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Geo-Marine Letters

, Volume 27, Issue 2–4, pp 237–247 | Cite as

Sea-floor features related to hydrocarbon seeps in deepwater carbonate-mud mounds of the Gulf of Cádiz: from mud flows to carbonate precipitates

  • R. LeónEmail author
  • L. Somoza
  • T. Medialdea
  • F. J. González
  • V. Díaz-del-Río
  • M. C. Fernández-Puga
  • A. Maestro
  • M. P. Mata
Original

Abstract

Underwater images taken from deepwater carbonate-mud mounds located along the continental margin of the Gulf of Cádiz (eastern Central Atlantic) have identified a great variety of hydrocarbon seep-related geomorphic features that exist on the sea floor. An extensive photographic survey was made along the Guadalquivir Diapiric Ridge, after detailed examination of the main mounds identified on previous swath bathymetry coverage, high-resolution seismic imagery, dredge and gravity core data. Recognised fluid-induced geomorphic features include seep precipitates, named here generically as hydrocarbon-derived authigenic carbonates (HDACs), mud-breccia flows and piping/rills, at scales ranging from metres to centimetres. Based on the viscosity, texture, morphology, and the nature of observed features, we have categorized the geomorphic seeps into the following types: mud-breccia flows and liquid seepages, which can be grouped as highly viscous and viscous mud-breccia flows, gassy mud-breccia flows, and small-scale piping/rills; HDACs types, including massive crusts, “honeycombed” carbonate crusts, nodular aggregated crusts, steeply dipping to vertical slabs, and pipe-like formations (chimneys). These widespread geomorphic features observed along the carbonate-mud mounds reveal alternate periods of (1) active mud-flow extrusion (mud-volcano formation), (2) reduced seepage activity, with the formation of extensive carbonate features by chemosynthetic organisms, and (3) formation of hardgrounds and colonisation by non-chemosynthetic organisms such as deepwater corals (e.g. Lophelia pertusa, Madrepora oculata). The formation of large amounts of HDACs is related to the microbially mediated oxidation of hydrocarbon fluids (biogenic and thermogenic) during periods of slower fluid venting. This has led to the hypothesis that these carbonate-mud mounds could be built up by alternating episodes of varying fluid-venting rates, with peaks that may have been triggered by tectonic events (e.g. high-seismicity periods) and slower rates controlled by climate/oceanographic factors (e.g. glacial to interglacial climatic transitions, increasing shallow subsurface hydrate formation, and sealing of sea-floor fluid venting).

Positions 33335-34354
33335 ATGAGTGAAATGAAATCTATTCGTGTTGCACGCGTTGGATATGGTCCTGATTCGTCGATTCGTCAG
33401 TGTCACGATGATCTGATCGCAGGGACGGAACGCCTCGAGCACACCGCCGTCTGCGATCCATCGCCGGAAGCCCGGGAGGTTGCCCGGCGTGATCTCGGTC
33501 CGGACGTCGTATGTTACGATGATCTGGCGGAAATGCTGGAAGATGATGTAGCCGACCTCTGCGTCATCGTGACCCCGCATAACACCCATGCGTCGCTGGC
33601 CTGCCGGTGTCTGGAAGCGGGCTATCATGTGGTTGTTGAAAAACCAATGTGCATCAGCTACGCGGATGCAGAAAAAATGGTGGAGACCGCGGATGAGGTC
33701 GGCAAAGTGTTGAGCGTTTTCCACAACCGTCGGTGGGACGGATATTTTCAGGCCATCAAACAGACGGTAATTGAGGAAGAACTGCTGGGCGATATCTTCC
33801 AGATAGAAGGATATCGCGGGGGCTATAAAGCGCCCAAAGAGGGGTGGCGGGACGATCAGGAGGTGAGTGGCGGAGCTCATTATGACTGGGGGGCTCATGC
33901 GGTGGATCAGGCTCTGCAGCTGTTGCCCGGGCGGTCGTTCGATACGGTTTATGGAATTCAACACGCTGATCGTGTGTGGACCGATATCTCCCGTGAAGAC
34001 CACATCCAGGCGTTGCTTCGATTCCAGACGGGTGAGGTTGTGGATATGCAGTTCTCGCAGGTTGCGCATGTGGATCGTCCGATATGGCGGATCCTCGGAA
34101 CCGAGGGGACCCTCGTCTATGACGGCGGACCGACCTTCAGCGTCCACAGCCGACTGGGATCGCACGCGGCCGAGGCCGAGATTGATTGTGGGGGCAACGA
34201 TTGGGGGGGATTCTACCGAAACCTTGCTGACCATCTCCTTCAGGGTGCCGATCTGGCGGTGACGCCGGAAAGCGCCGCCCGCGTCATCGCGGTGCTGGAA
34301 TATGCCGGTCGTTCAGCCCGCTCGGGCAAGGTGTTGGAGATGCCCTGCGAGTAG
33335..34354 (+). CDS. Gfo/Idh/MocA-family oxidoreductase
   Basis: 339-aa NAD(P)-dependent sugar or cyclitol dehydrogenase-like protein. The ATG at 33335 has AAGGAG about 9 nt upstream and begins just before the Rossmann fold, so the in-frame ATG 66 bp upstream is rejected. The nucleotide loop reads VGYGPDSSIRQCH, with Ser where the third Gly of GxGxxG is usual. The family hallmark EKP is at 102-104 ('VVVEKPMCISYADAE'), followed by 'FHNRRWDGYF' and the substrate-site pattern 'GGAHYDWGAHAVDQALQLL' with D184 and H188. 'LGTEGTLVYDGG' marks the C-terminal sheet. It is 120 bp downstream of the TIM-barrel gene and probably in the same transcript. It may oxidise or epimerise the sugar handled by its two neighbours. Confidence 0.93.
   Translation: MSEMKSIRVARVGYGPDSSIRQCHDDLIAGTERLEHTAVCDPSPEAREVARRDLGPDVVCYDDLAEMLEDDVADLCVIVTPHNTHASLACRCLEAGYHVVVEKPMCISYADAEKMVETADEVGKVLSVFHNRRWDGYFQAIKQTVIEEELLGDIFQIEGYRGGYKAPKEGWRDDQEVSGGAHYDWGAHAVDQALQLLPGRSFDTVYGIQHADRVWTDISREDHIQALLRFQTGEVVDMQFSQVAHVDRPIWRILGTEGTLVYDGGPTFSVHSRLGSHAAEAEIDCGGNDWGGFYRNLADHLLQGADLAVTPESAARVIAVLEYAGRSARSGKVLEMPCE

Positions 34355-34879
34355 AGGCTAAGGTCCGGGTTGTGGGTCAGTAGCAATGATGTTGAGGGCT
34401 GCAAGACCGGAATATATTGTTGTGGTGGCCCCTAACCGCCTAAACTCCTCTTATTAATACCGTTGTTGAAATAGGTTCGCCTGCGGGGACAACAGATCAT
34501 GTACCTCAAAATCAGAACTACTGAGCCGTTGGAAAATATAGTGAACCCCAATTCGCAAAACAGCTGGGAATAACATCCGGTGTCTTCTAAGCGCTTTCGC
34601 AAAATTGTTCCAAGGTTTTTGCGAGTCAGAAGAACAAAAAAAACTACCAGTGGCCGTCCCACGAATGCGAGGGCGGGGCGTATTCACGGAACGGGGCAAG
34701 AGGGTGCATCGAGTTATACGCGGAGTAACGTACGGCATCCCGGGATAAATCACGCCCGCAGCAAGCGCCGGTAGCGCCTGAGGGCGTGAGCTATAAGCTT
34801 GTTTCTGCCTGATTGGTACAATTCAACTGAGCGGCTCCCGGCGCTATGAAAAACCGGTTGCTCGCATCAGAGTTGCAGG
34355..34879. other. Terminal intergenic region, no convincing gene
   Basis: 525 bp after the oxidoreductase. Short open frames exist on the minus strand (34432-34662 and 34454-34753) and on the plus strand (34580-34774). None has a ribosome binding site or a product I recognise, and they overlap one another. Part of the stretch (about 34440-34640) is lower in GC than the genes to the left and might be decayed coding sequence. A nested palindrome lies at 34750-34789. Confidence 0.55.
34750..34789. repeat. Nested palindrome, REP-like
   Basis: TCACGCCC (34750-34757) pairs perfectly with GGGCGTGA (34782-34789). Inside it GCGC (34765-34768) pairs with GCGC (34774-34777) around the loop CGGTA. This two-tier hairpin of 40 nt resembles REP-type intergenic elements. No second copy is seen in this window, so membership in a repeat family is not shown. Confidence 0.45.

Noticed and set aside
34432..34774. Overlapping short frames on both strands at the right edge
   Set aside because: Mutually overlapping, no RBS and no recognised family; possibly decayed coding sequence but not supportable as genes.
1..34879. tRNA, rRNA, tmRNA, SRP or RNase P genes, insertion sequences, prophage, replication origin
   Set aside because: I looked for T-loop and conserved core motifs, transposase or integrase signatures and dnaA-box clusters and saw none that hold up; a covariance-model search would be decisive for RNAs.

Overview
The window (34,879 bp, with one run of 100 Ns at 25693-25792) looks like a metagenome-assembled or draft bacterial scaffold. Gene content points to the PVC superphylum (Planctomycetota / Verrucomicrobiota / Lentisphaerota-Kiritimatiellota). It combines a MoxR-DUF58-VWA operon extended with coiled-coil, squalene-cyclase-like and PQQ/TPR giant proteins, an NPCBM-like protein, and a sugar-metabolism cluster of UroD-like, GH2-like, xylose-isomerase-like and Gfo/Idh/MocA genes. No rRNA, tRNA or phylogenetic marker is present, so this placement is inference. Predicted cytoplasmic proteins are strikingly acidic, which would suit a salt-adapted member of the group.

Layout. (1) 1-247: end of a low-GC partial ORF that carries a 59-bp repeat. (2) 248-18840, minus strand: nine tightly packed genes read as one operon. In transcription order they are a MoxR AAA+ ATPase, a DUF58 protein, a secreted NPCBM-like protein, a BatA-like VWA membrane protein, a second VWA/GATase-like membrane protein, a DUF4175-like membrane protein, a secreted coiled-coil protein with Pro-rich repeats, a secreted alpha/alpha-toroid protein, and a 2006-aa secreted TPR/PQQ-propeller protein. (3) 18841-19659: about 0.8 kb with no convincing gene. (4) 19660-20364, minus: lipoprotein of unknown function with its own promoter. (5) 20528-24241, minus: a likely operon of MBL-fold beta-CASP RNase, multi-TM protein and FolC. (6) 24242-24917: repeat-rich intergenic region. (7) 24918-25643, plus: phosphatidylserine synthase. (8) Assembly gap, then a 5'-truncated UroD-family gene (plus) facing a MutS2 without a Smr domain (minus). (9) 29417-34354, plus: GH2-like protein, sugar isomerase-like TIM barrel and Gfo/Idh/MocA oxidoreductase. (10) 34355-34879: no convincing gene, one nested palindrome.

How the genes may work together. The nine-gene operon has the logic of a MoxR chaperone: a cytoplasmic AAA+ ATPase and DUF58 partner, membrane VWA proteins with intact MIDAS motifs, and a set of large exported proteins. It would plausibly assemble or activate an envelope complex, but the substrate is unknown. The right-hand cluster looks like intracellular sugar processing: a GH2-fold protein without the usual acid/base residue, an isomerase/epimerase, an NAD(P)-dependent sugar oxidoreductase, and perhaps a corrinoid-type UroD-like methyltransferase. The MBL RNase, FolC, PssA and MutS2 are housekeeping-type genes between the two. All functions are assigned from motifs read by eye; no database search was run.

Keywords

Mediterranean Outflow Water Carbonate Crust Hydrocarbon Fluid Underwater Camera Swath Bathymetry 
These keywords were added by machine and not by the authors. This process is experimental and the keywords may be updated as the learning algorithm improves.

Notes

Acknowledgements

We thank Alan Judd, Soledad García-Gil, Robert Garrison and Jean Pierre Henriet for providing corrections and constructive comments that significantly improved the manuscript. We are especially grateful to all those who participated in the research cruises of the TASYO project, the captains and crews of both research vessels B/O Cornide de Saavedra and B/O Hespérides, especially to Francisco González for technical support. We also thank Achim Kopf (GAP Project), and Michael Ivanov and Luis Pinheiro for their helpful cooperation (TTR IOC/UNESCO Programme). This research was funded by the Spanish Marine Science and Technology Program under the TASYO Project (MAR 98-0209) and the ESF EuroCORE-EuroMARGINS projects MVSEIS (O1-LEC-EMA24F, REN2002-11669-E-MAR) and MOUNDFORCE (O1-LEC-EMA06F, REN2002-11668-E-MAR). It is a contribution to the project CONSOLIDER-INGENIO 2010 CSD2006-0041-TOPOIBERIA.

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Copyright information

© Springer-Verlag 2007

Authors and Affiliations

  • R. León
    • 1
    Email author
  • L. Somoza
    • 1
  • T. Medialdea
    • 1
  • F. J. González
    • 1
  • V. Díaz-del-Río
    • 2
  • M. C. Fernández-Puga
    • 1
  • A. Maestro
    • 1
  • M. P. Mata
    • 3
  1. 1.Marine Geology DivisionGeological Survey of Spain (IGME)MadridSpain
  2. 2.Centro Oceanográfico de MálagaInstituto Español de OceanografíaMálagaSpain
  3. 3.Facultad de Ciencias del MarUniversidad de Cádiz, Puerto RealCádizSpain

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